Top Commander Fears Taiwan Could Be Invaded Within 6 Years After China Sends U.S. Warning

A top U.S. military leader believes that China may move to invade the disputed territory of Taiwan in less than half a decade.

Admiral Phillip Davidson, leader of the U.S. Indo-Pacific Command, suggested that China could attempt to reclaim the island by 2027 during a hearing of the Senate Armed Services Committee on Tuesday. Davidson said that China hopes to overtake the U.S. on the world stage by 2050, while invading Taiwan could be on the horizon far sooner.

"I worry that they're accelerating their ambitions to supplant the United States and our leadership role in the rules-based international order," Davidson said. "They've long said they want to do that by 2050, I'm worried about them moving that target closer.

"Taiwan is clearly one of their ambitions before that," he added. "And I think the threat is manifest during this decade. In fact, in the next six years."

Taiwan China Joe Biden Military Invasion
Chinese President Xi Jinping meets with Joe Biden, then serving as U.S. vice president, at the State Department in Washington, D.C. on September 25, 2015. PAUL J. RICHARDS/AFP/Getty

Like most other countries in the world, the U.S. does not have a formal diplomatic relationship with Taiwan amid the dispute with China, although informal relations are well established. Davidson said that "forty years of the strategic ambiguity" had "helped keep Taiwan and its current status" but that the official U.S. stance on the matter "should be reconsidered routinely."

Davidson's comments come only days after Chinese Foreign Minister Wang Yi warned President Joe Biden against showing support for the independence of Taiwan, calling China's claim to the democracy that broke away from it in 1949 an "insurmountable red line."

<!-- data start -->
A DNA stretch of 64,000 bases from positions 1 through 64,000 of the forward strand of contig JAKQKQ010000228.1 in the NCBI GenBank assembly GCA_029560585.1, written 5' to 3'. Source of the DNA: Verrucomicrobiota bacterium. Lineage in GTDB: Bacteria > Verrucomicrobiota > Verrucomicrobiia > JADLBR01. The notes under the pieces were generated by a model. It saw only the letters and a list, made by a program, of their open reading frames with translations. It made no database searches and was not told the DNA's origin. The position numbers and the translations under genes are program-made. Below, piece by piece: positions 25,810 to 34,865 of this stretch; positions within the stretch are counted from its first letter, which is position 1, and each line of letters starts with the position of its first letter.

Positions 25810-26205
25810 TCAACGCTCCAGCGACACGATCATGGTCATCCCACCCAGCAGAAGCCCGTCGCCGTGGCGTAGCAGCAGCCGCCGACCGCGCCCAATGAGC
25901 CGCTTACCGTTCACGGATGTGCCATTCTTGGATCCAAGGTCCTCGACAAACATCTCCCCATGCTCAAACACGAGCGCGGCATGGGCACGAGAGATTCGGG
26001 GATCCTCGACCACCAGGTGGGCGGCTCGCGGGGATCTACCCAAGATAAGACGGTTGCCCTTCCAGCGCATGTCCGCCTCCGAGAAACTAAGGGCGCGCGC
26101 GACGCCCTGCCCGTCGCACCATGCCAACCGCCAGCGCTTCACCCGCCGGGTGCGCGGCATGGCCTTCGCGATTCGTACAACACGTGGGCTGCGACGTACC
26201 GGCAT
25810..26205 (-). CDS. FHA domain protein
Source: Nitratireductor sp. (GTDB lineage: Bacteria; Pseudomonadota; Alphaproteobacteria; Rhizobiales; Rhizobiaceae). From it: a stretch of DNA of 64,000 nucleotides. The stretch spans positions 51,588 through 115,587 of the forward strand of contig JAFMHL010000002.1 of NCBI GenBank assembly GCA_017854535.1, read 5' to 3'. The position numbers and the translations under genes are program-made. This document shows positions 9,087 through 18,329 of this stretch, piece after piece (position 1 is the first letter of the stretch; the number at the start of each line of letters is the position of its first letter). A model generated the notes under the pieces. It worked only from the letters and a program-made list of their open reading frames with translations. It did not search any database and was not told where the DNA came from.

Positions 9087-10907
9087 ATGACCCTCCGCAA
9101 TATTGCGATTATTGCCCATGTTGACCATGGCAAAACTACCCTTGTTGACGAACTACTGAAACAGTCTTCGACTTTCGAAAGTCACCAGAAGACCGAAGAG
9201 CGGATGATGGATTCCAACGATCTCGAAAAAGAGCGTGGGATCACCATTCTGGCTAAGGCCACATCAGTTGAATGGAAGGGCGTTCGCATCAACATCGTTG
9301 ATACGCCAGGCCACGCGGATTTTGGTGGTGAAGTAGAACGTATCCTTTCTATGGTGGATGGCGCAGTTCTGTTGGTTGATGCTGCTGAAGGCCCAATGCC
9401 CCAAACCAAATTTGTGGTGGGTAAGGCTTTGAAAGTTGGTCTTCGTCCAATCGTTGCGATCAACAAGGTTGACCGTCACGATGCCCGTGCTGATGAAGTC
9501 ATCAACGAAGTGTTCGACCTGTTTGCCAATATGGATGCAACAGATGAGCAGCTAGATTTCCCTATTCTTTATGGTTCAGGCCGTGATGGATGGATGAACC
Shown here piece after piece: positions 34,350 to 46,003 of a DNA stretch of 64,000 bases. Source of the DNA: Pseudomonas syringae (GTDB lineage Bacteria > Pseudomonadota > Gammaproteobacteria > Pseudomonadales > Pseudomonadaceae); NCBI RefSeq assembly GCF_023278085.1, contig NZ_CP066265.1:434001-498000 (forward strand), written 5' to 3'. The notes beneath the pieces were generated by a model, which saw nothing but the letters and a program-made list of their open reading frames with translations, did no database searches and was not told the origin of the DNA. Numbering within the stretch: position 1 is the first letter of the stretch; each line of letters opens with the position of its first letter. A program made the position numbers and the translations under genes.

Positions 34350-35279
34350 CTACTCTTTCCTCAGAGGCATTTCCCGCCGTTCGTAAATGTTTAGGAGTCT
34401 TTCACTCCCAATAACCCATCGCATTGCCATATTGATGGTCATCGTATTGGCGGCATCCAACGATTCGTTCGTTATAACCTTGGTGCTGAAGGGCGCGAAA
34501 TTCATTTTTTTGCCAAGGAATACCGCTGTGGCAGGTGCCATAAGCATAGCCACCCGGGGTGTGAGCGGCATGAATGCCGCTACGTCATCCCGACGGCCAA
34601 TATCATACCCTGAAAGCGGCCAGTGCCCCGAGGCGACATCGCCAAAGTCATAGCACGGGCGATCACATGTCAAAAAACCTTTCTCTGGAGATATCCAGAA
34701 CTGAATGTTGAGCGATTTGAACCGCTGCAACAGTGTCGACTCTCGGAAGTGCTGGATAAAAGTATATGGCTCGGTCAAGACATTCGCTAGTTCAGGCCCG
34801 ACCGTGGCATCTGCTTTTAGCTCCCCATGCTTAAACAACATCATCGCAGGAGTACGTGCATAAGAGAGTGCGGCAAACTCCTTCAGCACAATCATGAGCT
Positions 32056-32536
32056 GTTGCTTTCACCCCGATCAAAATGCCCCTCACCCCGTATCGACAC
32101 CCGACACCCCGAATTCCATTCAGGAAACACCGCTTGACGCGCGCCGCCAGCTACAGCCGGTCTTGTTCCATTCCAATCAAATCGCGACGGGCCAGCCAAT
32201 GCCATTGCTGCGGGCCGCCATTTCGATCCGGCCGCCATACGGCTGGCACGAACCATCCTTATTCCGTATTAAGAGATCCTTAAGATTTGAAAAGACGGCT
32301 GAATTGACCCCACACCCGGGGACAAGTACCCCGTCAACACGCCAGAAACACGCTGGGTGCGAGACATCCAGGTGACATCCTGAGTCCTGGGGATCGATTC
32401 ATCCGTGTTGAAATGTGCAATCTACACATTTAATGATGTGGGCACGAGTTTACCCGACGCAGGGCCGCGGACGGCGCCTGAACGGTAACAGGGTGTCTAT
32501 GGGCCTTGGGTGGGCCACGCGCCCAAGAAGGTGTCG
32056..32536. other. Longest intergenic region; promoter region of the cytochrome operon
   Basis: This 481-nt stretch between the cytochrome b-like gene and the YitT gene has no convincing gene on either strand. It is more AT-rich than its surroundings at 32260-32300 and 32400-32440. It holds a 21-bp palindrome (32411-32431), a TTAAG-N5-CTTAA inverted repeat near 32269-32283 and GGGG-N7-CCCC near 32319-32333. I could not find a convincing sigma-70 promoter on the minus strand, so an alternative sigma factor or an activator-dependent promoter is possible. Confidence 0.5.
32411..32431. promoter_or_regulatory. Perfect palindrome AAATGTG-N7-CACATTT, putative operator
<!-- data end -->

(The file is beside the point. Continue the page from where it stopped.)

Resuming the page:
"The one China principle is the foundation of the U.S.-China relationship," Wang said during a Sunday press conference. "An insurmountable red line. There is no room for concession or compromise on Taiwan. And we urge the new U.S. administration to understand the sensitivity of the issue and move away from the previous dangerous practice that was playing with fire."

Taiwan was one flashpoint of increased tensions between the administration of former President Donald Trump and China, with the U.S. moving to strengthen the informal relationship with Taiwan. The last move happened week before Trump left office, when the administration lifted rules that had restricted diplomatic contacts with the country.

The Biden administration has shown little sign that intends to appease China on the Taiwan issue. Biden warned Chinese President Xi Jinping against taking "increasingly assertive actions in the region, including toward Taiwan" during the first phone call between the two leaders last month, according to the White House.

The relationship between China and Taiwan has also become increasingly uncertain in recent months, with China ramping up military exercises near the disputed territory. China has threatened to invade Taiwan if it formally declares independence.

Newsweek reached out to the White House for comment.